MXA VIDEO: FIRST RIDE ON THE 2016 HONDA CRF450
MINI-VIEW: GARED STEINKE
By Jim Kimball
California, native is obviously catching on to racing in the tight confines of Arenacross, evidenced by the fact that he took his first main event overall win this year. However, once the series ended Steinke had very little to do, aside from ripping around on a Yamaha YZ125 for fun. He had the brilliant idea to take his coveted two-stroke to the Lucas Oil AMA 250 Nationals and battle the more powerful 250 four-strokes. His goal was to make the show. Beginning at High Point, the recently turned 24-year-old has been making the 40-rider gate (except for Red Bud). While Steinke is a privateer and doesn’t have much support, he has become a favorite among fans.
MXA: Gared, why are you racing a 125 two-stroke, which is obviously underpowered compared to the highly-tune 250 four-strokes, in the 250 Nationals? I just thought that it would be really cool to be the only one attempting to do it! I started out on a Yamaha with a deal that I had with Cool it Thermotech. That deal finished at Red Bud, and then Motorsport Hillsboro hooked me up with a KTM 125SX to finish out the series on. It’s been a great accomplishment to be the only 125 out there qualifying for many of the Nationals. I didn’t make the gate at Red Bud, where the dirt was just a little deep for me. I qualified 26th at Washougal and was pretty happy about that.
Many would say that a 125 two-stroke is simply not competitive in professional racing. Why try it? I just feel that if you put a good enough rider on any bike that they will ride it to their potential. There are riders out there better than me on 125’s. Racing a 125 in the 250 class is very hard. You have to put in a lot of effort on the track and ride the 125 in a different way. You cannot make any mistakes, like when you may get off the main line and get in the soft stuff. That really slows you.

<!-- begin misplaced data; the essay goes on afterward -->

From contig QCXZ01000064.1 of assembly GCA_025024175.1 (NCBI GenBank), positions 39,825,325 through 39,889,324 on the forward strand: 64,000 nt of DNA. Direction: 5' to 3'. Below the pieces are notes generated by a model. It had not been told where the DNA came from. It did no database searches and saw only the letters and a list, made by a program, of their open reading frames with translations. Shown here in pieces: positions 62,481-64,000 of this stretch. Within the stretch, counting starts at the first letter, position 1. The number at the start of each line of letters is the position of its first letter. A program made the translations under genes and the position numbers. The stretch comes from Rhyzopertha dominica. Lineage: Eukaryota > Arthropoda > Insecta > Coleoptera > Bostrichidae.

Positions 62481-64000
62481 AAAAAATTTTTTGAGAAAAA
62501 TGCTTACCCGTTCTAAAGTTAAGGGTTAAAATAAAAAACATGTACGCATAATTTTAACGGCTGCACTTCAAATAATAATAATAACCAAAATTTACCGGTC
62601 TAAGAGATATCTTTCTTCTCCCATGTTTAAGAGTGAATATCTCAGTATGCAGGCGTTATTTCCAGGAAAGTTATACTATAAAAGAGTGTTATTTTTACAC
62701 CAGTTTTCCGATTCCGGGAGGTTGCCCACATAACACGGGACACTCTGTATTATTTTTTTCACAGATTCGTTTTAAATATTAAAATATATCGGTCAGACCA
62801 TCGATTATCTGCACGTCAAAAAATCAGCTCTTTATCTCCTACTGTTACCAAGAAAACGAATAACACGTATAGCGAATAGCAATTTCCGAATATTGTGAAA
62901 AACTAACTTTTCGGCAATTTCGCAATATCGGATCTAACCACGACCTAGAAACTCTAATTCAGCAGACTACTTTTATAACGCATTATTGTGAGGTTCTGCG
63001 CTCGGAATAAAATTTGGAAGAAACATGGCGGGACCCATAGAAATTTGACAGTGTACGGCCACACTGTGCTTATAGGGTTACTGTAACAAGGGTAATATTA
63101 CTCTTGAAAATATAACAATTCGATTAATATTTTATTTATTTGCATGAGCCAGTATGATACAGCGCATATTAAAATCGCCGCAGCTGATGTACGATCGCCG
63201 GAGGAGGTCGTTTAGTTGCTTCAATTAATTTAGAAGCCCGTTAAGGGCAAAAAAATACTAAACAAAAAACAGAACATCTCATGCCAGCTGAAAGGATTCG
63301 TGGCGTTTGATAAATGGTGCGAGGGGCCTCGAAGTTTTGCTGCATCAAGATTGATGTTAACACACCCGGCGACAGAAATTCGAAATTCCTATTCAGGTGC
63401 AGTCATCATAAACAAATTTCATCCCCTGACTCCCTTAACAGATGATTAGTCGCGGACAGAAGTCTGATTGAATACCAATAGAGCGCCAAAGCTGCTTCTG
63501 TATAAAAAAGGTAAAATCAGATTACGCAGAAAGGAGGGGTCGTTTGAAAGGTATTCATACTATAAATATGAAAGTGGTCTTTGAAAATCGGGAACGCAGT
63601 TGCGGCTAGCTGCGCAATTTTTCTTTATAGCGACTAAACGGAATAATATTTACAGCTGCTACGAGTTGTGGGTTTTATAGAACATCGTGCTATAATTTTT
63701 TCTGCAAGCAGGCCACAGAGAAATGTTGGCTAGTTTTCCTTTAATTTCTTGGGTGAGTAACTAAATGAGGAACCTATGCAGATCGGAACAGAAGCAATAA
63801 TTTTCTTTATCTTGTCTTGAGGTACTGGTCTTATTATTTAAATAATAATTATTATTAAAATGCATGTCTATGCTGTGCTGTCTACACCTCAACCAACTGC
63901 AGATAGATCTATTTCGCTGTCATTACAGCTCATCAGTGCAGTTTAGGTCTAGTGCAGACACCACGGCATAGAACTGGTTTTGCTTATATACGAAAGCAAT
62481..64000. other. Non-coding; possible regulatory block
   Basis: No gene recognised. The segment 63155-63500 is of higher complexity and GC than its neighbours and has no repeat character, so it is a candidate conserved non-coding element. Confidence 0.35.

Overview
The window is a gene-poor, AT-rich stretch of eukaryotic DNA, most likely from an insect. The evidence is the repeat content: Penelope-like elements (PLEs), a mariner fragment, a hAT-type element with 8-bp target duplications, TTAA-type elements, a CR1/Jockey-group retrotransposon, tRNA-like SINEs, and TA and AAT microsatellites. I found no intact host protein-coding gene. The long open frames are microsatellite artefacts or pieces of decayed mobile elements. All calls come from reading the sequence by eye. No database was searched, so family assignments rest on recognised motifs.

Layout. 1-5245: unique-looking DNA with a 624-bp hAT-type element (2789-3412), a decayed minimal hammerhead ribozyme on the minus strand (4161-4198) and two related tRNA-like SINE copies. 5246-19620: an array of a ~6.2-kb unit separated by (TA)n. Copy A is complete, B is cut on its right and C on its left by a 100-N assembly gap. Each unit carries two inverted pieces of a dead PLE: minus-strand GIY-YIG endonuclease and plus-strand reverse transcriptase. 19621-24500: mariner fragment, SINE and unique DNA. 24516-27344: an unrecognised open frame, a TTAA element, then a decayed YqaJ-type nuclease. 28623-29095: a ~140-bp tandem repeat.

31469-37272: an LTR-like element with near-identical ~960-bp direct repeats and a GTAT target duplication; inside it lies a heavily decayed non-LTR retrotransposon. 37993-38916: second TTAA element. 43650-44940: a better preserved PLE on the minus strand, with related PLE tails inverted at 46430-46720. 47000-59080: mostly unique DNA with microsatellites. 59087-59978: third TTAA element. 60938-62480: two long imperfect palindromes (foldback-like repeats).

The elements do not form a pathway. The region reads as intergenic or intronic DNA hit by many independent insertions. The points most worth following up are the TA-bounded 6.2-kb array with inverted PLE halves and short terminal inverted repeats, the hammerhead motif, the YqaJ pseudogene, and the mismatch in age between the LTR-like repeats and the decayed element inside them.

Are there any advantages to racing a 125 two-stroke? Yes. Having the fans on your side is for sure a big advantage! They love to hear a two-stroke way more than hearing the 250 four-stroke. The only advantage I have on the track is that a 125 is really light. I can put this bike where I want it to go, and it goes there. The 250 four-strokes are heavier bikes, but the 125 is underpowered.
In many ways you have become a folk hero. Everyone loves it! They are all cheering me on, giving me the thumbs up, and yelling out my name. It’s all about having fun racing motocross. We wouldn’t be out here racing if it wasn’t for the fans. It’s a great feeling knowing that they are cheering you on and that they support you. It’s awesome out to be cheered on by the fans.
How are you getting to the races this summer? Before High Point I was staying in Ohio. Now that I have changed it up with Motosport Hillsborough I hop in my van and do my own program. I have my girlfriend and my dog with me. It’s just all about getting it done. You have to do everything that you can to get to the races, and that’s what we do.
Is the KTM 125SX much different than the Yamaha YZ125? The KTM that I am racing right now has an aftermarket pipe and silencer, an oversized front brake rotor, and a different chain and rear sprocket. It’s stock other than that. It’s 100% faster than the YZ125 that I was racing. I would say that the YZ125 is a little bit dated in the bottom-end. The whole entire feel of the KTM is different. It rides completely different maybe due to the steel frame it has versus the aluminum frame on the Yamaha. I also like the KTM 125SX because I ride a KTM 250SXF and KTM 450SXF at home during Arenacross. The KTM 125SX rides a lot like the KTM 250SXF that I have, especially with the feel of the bike. The Yamaha YZ125 rides differently than the Yamaha YZ250F, so I feel it’s easier for me to go back and forth between the different KTM’s.